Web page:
There are changes that came with the industrial revolution; and even before it, the whiskey business was brutal and illegal at one point. Yet, in Scotland, this was the one of the lands which saw and can still be seen as one of the best whiskey distillery spots in the world.
Some of the most visited distilleries are in Scotland. Reaching the most remote valleys of Scotland, to the highlands of Scotland, the taxes on whiskey (and alcohol) were established. Then the law enabled the distilleries to produce the fine spirit.
If you’re consider yourself a whiskey drinker, you must visit a whiskey distillery. Not only a whiskey distillery, a Scottish whiskey distillery which should happen be nestled in a Scottish land. There are 7 distilleries in Scotland that you must tour before you call yourself a guru of whiskey drinking.
1. The Macallan
If you are a whiskey drinker, you’ll love The Macallan. It’s one of the most famous Scotch whiskey makers with the biggest “archives” of bottled whiskies. Naturally, the Macallan 1951, for instance, will cost $10,000. Tourists can see it be made from beginning to end; it’s called “The Precious Tour”. They’ll offer you a taste at the end of the advanced tour distillery.
2. The Glenlivet
The Glenlivet, founded in the 1800s when there became a problem with whiskey smugglers, the suffering began for the Scottish. The whiskey smuggling epidemic began when more than 200 illegal stills were discovered in the glen. (This is where the present distillery is located.) You’ll be awe-inspired as a whiskey lover when visiting The Glenlivet. With the mountain ranges that surround the distillery, you’ll be mesmerized by the historical significance as you go on the whiskey tour trail. These are the bootleggers routes; the tour will eventually give you several of Glenlivet’s whiskey samples of it’s finest “expressions”.
3. Royal Brackla, Highland
If you love Bacardi, then thank Captain William Fraser who established Royal Brackla on the grounds of the estate of Cawdor Castle. Fraser served in the British Army (1812) for the United Kingdom and after he retired, he established it as he supplied King William IV’s Royal Court with his “goods”. The King gave him an award for the “first royal warrant” for the single malt.
Today, it’s doors are opened to the public. John Dewar & Sons Ltd. operates it and although for those who would love to tour the historical whiskey distillery for whiskey tours, some vintage samples and tastes, the historical tours are by appointment only. The Scotch distillery has a mash tun where 12.5 tons and 8 “wash backs” that results in a total volume of 480,000 litres.
4. Bruichladdich, Islay
The first distillery to bottle whiskey on the island of Islay. Bruichladdich built in 1881, is 1 of 11 distilleries on the island. Although this one is said to be the heaviest peated and smokiest beverage distillery compared to the other 10. (They are considered the top of the line in botanicals; a gin of 22 botanicals which are a rarity on the island.) The distillery is proud to be one of the distinguished winners of awards for the best whiskies in the world. Touring the distillery and sampling one of their “super-peated” Octomore’s will deliver a great adventure in itself as well as the adventure you’ll have getting to the island.
5. Dewar’s Aberfeldy Distillery, Highland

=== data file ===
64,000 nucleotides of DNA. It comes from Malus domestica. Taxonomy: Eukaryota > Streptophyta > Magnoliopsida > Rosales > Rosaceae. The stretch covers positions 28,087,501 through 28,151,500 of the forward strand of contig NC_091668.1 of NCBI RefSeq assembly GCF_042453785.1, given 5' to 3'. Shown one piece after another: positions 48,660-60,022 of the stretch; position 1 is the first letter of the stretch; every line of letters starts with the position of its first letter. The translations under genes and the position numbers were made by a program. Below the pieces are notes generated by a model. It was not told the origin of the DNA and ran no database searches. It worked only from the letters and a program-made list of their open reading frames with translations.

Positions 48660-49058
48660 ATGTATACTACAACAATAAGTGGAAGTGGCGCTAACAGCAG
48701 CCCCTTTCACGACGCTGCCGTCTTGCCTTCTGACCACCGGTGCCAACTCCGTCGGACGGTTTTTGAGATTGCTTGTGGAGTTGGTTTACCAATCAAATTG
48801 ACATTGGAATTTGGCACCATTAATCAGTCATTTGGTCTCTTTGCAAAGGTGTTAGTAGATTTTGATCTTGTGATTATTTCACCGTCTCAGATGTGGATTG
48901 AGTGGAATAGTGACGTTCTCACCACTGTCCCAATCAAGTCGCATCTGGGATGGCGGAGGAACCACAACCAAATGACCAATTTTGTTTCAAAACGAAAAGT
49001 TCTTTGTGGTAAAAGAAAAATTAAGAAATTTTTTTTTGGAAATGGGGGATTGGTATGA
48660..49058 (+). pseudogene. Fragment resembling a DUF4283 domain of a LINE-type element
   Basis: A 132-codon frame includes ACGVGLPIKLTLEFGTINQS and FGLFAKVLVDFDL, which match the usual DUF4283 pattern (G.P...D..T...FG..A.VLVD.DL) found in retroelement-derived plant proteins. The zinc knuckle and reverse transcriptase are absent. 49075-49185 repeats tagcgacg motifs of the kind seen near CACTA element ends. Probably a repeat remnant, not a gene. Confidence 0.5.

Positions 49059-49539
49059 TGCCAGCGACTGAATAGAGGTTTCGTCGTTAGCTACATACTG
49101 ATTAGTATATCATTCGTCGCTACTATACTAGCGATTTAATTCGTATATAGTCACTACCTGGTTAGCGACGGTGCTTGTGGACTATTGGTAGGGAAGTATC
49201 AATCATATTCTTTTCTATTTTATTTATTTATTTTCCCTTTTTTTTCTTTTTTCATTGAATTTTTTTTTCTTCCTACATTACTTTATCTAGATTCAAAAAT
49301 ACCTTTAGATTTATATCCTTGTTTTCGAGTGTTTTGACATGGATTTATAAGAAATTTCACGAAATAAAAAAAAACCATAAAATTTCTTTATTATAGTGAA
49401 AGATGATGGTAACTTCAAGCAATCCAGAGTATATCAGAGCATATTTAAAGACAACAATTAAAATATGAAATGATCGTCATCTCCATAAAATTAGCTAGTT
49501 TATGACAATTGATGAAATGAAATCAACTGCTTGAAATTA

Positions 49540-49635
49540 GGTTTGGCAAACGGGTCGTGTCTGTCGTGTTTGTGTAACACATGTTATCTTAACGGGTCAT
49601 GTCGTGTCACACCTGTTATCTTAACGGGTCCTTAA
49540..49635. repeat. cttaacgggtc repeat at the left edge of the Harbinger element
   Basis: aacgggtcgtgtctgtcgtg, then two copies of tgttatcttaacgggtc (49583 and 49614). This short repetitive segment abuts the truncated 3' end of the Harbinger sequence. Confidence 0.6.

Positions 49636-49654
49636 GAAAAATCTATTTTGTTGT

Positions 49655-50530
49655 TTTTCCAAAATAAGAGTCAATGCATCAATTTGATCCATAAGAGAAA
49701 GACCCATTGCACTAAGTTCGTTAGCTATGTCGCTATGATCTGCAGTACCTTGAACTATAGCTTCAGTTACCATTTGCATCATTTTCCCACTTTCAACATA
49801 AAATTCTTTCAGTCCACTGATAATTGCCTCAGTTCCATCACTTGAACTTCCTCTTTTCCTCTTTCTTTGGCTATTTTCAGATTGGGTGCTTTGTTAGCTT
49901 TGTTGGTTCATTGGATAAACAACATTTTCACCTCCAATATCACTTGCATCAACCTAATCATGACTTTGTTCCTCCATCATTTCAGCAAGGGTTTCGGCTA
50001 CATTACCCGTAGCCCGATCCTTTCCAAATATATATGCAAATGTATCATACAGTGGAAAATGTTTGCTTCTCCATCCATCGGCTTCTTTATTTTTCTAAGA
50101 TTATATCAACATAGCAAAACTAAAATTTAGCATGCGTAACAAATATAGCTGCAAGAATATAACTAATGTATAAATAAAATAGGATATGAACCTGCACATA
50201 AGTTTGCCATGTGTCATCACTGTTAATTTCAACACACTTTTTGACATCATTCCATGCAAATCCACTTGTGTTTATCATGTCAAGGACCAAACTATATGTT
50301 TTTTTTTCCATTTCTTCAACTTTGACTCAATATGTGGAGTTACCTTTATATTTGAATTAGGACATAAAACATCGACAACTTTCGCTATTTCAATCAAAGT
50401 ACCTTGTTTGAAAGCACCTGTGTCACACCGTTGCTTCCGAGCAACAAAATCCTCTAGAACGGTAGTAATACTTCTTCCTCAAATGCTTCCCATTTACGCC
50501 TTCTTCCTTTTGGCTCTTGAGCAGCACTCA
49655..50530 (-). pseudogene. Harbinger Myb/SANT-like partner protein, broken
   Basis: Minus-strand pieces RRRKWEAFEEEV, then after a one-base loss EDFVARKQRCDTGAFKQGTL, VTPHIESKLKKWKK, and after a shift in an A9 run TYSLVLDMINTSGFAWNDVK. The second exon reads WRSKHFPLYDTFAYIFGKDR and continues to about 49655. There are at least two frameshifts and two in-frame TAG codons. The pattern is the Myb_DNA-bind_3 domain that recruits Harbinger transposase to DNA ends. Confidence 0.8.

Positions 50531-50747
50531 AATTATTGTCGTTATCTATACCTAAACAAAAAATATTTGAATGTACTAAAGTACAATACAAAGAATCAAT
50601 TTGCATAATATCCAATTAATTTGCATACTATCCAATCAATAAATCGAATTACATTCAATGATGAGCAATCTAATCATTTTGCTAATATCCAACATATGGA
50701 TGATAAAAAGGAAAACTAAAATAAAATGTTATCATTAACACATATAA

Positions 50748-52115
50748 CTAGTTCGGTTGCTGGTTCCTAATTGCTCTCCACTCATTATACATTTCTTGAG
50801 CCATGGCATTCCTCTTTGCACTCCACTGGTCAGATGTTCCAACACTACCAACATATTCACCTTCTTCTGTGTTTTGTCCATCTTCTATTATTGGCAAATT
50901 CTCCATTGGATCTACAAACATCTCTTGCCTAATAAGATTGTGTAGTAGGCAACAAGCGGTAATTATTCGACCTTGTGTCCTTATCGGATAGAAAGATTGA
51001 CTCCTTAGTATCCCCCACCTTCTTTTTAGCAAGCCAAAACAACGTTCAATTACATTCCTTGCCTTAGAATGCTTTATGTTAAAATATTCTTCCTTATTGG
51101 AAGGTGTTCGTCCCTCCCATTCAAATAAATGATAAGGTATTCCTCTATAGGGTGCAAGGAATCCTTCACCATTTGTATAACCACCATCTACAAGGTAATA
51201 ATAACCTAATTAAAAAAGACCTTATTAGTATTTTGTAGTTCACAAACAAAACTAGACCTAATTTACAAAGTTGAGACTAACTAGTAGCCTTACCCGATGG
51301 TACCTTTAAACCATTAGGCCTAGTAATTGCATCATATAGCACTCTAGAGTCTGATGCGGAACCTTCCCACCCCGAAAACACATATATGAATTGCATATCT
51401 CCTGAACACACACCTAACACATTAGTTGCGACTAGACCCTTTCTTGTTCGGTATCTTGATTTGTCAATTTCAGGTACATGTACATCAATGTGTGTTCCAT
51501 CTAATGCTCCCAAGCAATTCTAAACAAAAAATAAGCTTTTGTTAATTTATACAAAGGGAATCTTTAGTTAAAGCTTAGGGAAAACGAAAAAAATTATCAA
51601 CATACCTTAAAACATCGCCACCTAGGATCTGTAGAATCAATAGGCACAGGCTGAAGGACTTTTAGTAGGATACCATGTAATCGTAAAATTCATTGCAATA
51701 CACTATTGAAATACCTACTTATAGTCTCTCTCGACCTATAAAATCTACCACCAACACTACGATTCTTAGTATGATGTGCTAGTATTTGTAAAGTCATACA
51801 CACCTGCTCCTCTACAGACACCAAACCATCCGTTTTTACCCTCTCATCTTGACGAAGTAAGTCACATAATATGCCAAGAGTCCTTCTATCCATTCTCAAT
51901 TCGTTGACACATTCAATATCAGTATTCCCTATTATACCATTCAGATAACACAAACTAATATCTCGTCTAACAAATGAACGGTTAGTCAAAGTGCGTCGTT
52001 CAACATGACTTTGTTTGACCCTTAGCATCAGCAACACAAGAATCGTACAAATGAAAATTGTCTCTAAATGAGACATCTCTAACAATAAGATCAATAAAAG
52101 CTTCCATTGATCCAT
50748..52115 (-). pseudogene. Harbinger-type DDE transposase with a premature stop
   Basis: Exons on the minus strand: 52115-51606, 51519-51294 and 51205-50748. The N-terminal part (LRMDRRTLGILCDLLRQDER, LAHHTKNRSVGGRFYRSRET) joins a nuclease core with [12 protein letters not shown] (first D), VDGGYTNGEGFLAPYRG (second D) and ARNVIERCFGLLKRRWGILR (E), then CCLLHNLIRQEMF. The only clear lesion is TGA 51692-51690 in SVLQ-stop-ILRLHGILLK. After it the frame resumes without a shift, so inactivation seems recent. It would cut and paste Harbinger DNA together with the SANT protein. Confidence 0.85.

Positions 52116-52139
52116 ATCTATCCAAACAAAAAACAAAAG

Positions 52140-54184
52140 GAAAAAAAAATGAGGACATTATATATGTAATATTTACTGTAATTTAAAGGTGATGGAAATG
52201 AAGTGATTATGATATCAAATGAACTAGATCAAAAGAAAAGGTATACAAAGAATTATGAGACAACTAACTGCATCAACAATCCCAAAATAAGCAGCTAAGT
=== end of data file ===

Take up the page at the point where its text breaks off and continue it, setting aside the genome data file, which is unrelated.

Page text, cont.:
Some of the big brand whiskey names are brought to you by the Dewar’s Aberfeldy Distillery. Touring this distillery, you’ll learn the historical significance of the brand. You’ll also be able to take a sip of freshwater from the nearby stream of Pitilie Burn which is famous for it’s freshwater. Learning about the Dewar’s World of whiskey an exhibit that travelers will not miss. In addition, tourists will be able to fill a bottle of the most exclusive cask which is a strong whiskey that becomes a rare souvenir for the whiskey lover.
6. Glenmorangie, Highland
In northern Scotland, Glenmorangie sits on the shores of the Dornoch Firth. It’s the home of the tallest stills (which is 17 feet). The casks that are sourced and matured to its perfection are made “twice” compared to the standard five or six times by many other distilleries. Tourists and travelers will be able to have a nice walk on “The Heritage Tour” along Glenmorangie’s water source (the Tarlogie Springs) and have lunch along the way including having a sample of whiskey too. This make for a perfect visit to Scotland while having the “perfect day tour” for all you whiskey drinkers.
7. Highland Park, Orkney
Considered as one of “the most difficult” distilleries to get to in Scotland, Highland Park, which comfortably sits on the Orkney island, is part of archipelago of the northernmost point of Scottish land. In 1798, it’s considered the smuggler’s distillery because of the “notorious” Magnus Eunson whom built it. It then massed into a whiskey distillery where it grew from it’s illegal operation to one of the few award-winning whiskey distilleries in the world. It’s also 1 of 6 distilleries which still malts their own barley, plus the visit will include “a lesson in the whiskey-making process” from malt to distilled and then a sample of Highland Park’s very own whiskey brand.
Concluding the seven best whiskey distilleries in Scotland is the idea of traveling to a faraway place where the regulated spirit is considered a class of it’s own. The unified characteristics of the fermentation of the whiskey are the grains, distillation, and the aging wooden barrels it’s processed in. Drinking a glass of whiskey is much finer, amid the smooth taste. Finally, touring one of the seven of the whiskey distilleries in Scotland and being surrounded by the product where it’s processed while being able to sample a vintage sip, and maybe take a bottle home, is even better.